After 15 long months, the much-awaited outcome from the August 2020 NDIA Support Coordination Discussion Paper has today been released.

You can read DIA’s 100 page submission to this discussion paper here.

Many in the sector will find that the paper and accompanying website content hasn’t really introduced any new information that wasn’t published in the original discussion paper, the accompanying web content does distill this into simple language which may be helpful for new entrants to the Support Coordination market, however like all things in the Support Coordination space it’s never that simple.


The good:

  1. As many Support Coordinators are aware DIA has developed professional standards of practice, which are currently with the NDIA and NDIS Commission for review and comment. These will shortly be released and thankfully DIA’s standards build on this information released today.
  2. There is not much new here, despite the papers aims and discussion points what has been developed is really affirmation of the current status quo.
  3. The NDIA recognises the work of Peak Bodies, including DIA, and intents to partner more with us and the sector to deliver further development within the Support Coordination market.


The not so good:  

  1. Considering the volume of submissions that the NDIA received along with the last 15 months of time to unpack and consider those submission, it is disappointing that many of the really challenging and ‘grey’ areas of service have not been addressed or discussed. DIA can’t help but ask why has it taken so long to publish?
  2. The paper as published is fairly flat with only 5 high level pages dedication to the role of Support Coordination. The NDIA instead opting to place most of the detail DIA was expecting to be in the paper as website content. Whilst the website content is ok, as we have seen far too many times, website content is easier to change and does not carry version control or the recognition of published policy.
  3. Missed opportunity to provide Support Coordinators with greater access to the NDIA and its systems. Support Coordinators are expected to deliver plan implementation and monitoring to the most complex participants within the NDIS however there is limited integration and information sharing, not even participants plans information, more work needs to be done here.
  4. There is a lot of content that’s either coming or being worked including:
  • resources to empower participants to become more astute consumers in the NDIS market;
  • support for Decision Making policy framework:
  • efficient organisation and more timely delivery of supports and services in thin markets along with rural and remote areas;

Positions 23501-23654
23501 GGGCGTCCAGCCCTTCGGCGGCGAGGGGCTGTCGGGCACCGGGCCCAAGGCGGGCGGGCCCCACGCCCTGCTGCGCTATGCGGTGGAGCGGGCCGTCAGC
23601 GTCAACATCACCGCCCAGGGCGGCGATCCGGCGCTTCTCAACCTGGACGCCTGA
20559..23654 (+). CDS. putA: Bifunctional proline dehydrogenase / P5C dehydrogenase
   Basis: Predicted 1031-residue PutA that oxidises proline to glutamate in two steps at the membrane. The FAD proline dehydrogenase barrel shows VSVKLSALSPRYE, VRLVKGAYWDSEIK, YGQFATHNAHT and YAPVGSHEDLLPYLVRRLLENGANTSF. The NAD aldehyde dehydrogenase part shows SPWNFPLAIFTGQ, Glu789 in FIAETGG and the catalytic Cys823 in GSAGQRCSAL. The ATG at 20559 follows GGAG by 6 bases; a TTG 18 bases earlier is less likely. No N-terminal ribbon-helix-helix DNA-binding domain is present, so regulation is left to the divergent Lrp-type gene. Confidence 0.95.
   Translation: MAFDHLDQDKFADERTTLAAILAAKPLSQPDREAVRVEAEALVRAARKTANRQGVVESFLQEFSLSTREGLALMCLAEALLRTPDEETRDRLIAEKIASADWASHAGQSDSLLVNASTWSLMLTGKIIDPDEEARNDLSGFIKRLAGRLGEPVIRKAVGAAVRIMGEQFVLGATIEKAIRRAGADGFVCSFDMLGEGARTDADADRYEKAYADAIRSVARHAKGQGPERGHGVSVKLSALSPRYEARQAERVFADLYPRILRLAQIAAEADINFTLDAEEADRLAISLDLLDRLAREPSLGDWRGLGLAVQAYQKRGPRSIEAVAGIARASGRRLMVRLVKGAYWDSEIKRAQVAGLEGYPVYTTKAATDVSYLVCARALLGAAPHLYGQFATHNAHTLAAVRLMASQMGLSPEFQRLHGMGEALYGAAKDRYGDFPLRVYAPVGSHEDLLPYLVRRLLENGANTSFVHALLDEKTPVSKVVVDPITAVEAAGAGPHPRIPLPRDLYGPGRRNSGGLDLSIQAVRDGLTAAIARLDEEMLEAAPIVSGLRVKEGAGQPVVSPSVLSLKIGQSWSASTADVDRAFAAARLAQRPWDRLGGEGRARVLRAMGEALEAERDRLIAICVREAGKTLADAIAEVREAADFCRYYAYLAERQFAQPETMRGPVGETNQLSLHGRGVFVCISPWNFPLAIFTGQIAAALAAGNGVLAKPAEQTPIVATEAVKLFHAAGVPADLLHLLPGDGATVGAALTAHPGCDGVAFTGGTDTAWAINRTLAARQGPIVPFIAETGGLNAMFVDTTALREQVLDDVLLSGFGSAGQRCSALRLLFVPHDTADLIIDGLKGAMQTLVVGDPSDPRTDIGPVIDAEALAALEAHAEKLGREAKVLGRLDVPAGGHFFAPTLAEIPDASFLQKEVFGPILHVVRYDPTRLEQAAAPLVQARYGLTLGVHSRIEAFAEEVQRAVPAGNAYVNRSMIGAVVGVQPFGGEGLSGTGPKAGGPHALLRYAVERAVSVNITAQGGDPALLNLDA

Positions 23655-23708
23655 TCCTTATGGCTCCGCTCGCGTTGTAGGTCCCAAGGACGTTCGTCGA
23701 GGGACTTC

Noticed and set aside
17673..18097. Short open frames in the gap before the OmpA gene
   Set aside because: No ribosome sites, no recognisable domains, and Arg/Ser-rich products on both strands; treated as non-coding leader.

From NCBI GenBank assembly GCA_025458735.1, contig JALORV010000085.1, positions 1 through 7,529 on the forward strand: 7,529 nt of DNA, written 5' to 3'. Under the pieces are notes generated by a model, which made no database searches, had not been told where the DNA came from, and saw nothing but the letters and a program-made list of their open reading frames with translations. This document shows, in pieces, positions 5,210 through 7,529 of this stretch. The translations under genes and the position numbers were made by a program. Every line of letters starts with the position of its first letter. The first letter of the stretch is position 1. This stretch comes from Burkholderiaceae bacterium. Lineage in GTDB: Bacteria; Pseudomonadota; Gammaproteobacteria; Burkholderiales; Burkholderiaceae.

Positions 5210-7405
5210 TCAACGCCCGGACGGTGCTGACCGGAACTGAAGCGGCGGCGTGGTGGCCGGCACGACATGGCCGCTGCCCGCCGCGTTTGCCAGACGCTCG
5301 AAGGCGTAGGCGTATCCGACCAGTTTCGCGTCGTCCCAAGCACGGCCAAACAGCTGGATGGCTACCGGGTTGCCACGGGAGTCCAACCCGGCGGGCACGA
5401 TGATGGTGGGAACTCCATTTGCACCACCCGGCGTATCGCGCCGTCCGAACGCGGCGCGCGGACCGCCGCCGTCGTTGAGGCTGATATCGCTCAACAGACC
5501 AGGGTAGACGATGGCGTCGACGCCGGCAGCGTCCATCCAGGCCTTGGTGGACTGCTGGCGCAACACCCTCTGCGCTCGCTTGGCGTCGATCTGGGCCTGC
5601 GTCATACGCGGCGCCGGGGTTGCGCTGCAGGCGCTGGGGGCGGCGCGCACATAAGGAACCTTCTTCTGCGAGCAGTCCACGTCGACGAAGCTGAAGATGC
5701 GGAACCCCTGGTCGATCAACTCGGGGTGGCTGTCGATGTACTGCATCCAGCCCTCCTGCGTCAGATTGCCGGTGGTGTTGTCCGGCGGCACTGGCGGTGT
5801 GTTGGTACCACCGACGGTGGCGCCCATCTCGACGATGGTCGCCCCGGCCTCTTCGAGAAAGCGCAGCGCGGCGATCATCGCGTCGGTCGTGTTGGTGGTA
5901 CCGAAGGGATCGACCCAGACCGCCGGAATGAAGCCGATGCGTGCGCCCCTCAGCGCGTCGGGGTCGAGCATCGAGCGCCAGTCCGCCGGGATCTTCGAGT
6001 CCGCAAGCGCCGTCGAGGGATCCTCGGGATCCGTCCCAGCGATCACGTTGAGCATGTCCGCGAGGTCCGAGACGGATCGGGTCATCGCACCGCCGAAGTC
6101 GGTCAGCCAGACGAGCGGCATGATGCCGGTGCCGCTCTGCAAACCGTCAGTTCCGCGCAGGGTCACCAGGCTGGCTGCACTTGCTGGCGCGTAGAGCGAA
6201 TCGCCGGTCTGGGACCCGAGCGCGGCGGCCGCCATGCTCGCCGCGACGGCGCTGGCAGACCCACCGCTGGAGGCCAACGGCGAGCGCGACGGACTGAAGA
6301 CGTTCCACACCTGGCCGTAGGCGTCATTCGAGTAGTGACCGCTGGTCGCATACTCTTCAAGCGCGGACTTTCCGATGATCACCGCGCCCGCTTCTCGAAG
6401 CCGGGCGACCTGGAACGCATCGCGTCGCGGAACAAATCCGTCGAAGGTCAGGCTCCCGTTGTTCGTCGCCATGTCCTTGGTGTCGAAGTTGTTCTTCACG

• tools for support coordinators to be innovative and to take initiative;
  • new approach to Home and Living and more.
  1. Missed opportunity to provide information specifically for the unregistered Support Coordination market, which is regulated by the NDIS Commission.


Just 4 roles of Support Coordination – well sort of…

The paper makes it seem like there are only 4 roles for a Support Coordinator:

1. Help Participants connect to NDIS and other supports;

  1. Build a Participants capacity and capability to understand their plan, navigate the NDIS and make their own decisions;
  2. Broker supports and services in line with the participants plan budget and wishes;
  3. Monitor plan budgets and support effectiveness.

Dig a bit deeper and there are multiple functions and activities required for each of these 4 roles, see the website materials. DIA contends that summarising these into four high level and broad areas is a bit of an injustice to the complexity and challenges that exist in supporting Participants in this space.

Support Coordinators have many roles and functions that require expert skills and experience which are used to tailor the Support Coordination offering to each Participant based on their needs, choices, and budget constraints.




The outcomes from the 2020 NDIA Support Coordination Paper does not present much in the way of new content or policy with many of the current status quos and grey areas remaining.

The NDIA are looking to the sector to increase quality and intend to conduct greater engagement and consultation moving forward – which we look forward to.



The NDIA are also going to conduct a number of webinars on the release of the paper.

You can sign up to attend via event bright here.

DIA will continue to update the broader intermediaries sector with up to date information on the NDIS and is able to continue to do this because of the support of our members. DIA encourages Intermediary providers to consider joining DIA as a member, to ensure we can continue to support our members and the sector..